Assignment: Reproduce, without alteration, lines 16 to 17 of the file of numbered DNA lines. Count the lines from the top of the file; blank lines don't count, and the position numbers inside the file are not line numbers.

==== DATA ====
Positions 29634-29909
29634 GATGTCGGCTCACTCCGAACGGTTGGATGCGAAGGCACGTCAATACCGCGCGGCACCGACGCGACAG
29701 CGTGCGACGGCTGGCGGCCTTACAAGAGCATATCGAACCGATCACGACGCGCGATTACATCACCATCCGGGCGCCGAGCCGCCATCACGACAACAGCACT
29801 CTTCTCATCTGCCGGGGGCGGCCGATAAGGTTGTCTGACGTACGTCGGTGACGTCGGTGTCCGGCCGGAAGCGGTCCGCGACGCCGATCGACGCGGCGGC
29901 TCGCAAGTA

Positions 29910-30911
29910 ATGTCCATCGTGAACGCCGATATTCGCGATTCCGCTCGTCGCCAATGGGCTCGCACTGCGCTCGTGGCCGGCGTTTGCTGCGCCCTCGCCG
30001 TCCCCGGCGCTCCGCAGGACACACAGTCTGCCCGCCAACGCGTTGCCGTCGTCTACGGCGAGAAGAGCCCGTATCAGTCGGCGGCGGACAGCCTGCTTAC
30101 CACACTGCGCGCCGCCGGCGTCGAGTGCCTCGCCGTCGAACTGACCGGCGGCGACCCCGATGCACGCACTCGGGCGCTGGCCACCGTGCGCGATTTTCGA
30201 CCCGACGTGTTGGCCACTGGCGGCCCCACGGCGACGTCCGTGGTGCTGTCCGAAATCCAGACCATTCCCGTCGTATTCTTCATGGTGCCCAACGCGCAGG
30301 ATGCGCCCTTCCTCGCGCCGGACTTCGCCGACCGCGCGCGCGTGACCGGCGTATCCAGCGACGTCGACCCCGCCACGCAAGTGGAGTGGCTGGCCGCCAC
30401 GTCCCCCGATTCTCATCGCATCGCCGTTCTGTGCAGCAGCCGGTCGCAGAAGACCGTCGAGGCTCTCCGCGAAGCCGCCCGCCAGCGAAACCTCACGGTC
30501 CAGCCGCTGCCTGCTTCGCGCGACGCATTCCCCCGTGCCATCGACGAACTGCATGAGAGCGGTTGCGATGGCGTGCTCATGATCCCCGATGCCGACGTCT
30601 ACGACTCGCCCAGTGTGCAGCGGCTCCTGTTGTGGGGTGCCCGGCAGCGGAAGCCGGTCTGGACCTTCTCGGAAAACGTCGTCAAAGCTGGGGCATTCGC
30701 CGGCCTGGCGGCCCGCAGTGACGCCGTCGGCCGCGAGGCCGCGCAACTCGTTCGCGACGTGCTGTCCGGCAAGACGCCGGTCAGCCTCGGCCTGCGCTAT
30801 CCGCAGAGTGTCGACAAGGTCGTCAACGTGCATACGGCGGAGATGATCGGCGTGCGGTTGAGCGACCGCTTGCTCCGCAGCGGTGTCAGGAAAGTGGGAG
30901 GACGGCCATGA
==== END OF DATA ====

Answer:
30801 CCGCAGAGTGTCGACAAGGTCGTCAACGTGCATACGGCGGAGATGATCGGCGTGCGGTTGAGCGACCGCTTGCTCCGCAGCGGTGTCAGGAAAGTGGGAG
30901 GACGGCCATGA